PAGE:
|About this Recording
8.573032 - Chamber Music with Clarinet - POULENC, F. / BERNSTEIN, L. / STRAVINSKY, I. / GOULD, M. / BARTOK, B. (Waiting for Benny) (J. Herve)
Waiting for Benny: A Tribute to Benny Goodman
Benny Goodman (1909–86) will always have a place in the history of music, not only because of his career as a virtuoso jazz clarinettist and swing bandleader, but also on account of the works he commissioned from a dozen or more classical composers. All the composers featured on this album knew Goodman personally, making him the common thread on this musical journey through the twentieth century.
Francis Poulenc (1899–1963)
In a recent article¹, my co-author and I wrote about the extremely complex gestation period of Poulenc’s Clarinet Sonata. Its slow movement dates from as early as 1959, but Poulenc was still working on the piece when he died on 30 January 1963 (the score was on his desk that day, freshly corrected). On the 19th, he had promised his publishers Chester the definitive version within the week…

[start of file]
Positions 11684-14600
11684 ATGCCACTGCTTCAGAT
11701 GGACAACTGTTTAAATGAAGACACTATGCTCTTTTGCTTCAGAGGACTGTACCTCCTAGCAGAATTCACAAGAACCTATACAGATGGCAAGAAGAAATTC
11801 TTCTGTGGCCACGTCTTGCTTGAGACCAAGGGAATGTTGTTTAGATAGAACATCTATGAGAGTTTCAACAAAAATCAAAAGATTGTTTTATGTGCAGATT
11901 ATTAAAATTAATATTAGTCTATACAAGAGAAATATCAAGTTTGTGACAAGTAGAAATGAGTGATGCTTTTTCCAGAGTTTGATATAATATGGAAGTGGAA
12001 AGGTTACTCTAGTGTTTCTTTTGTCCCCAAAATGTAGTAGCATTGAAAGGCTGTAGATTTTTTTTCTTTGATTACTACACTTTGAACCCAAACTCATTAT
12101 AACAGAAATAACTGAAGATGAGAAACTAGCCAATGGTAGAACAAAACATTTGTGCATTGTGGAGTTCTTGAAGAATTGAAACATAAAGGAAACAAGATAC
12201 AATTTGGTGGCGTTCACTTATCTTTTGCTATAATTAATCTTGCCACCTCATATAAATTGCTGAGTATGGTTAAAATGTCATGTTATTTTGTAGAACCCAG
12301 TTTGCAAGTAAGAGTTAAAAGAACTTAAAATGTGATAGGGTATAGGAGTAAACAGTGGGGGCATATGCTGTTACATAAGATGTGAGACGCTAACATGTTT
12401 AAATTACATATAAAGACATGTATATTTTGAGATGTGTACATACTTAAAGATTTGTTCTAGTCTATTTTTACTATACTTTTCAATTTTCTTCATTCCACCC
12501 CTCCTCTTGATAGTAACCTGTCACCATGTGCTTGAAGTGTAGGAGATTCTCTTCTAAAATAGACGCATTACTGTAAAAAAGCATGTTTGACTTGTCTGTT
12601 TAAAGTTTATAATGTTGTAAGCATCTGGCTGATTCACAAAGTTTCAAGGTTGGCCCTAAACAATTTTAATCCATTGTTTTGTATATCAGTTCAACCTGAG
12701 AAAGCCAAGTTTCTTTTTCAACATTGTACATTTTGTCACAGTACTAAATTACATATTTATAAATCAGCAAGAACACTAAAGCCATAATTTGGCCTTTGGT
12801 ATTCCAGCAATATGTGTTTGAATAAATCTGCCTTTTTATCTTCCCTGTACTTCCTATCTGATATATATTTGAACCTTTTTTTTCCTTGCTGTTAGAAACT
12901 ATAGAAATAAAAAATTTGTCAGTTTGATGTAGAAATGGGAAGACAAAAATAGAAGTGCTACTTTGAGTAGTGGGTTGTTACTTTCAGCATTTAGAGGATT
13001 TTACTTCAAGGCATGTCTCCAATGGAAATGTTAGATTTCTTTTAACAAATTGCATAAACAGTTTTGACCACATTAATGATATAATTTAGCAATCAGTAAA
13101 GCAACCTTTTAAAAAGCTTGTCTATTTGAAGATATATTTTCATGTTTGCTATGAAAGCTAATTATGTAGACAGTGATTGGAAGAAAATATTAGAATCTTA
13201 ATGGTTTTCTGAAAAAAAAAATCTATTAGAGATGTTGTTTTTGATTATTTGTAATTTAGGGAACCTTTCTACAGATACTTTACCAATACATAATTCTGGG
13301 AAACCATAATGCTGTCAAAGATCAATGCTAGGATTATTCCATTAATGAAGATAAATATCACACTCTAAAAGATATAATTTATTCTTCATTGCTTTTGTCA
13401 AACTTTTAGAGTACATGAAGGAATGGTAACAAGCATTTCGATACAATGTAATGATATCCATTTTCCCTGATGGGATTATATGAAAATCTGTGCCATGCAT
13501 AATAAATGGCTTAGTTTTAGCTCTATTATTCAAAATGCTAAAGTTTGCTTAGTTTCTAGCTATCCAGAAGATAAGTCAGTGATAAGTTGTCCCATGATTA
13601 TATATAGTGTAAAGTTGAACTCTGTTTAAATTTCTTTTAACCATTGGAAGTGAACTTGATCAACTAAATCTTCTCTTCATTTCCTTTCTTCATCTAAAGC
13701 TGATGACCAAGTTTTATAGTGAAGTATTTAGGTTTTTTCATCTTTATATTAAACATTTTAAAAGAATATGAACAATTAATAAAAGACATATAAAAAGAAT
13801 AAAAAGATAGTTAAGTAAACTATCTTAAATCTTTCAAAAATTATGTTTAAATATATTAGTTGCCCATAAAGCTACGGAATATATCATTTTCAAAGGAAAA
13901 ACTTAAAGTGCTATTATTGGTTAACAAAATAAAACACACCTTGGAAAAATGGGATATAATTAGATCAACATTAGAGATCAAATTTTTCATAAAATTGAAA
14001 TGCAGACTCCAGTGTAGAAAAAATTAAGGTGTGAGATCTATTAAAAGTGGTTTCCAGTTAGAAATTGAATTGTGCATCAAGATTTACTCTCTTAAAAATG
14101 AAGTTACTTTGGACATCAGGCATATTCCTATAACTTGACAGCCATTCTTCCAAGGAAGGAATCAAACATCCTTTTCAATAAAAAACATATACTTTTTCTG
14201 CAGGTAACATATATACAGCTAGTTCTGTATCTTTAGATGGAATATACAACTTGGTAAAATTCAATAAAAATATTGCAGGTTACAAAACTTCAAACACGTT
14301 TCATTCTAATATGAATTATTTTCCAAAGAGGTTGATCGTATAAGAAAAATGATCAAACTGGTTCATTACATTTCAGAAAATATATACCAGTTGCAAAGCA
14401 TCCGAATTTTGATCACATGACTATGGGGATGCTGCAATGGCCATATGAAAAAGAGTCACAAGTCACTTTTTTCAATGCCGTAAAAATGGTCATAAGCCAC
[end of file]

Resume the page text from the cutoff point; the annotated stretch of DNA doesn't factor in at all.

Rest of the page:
When it comes to performing this work, French musicians follow in the footsteps of André Boutard, principal clarinettist with various Paris orchestras (Société des Concerts, Opéra-Comique, Opéra de Paris). Boutard, who had worked with Poulenc, gave the sonata’s French première at the Aix-en-Provence Festival on 20 July 1963 with the composer’s favourite pianist, Jacques Février, before recording it later in the same year. The world première, however, was given by Benny Goodman and Leonard Bernstein at Carnegie Hall on 10 April 1963, as promised by Poulenc. Sadly, of course, the composer did not live to hear the performance, but he had at least rehearsed the sonata with Boutard and Février.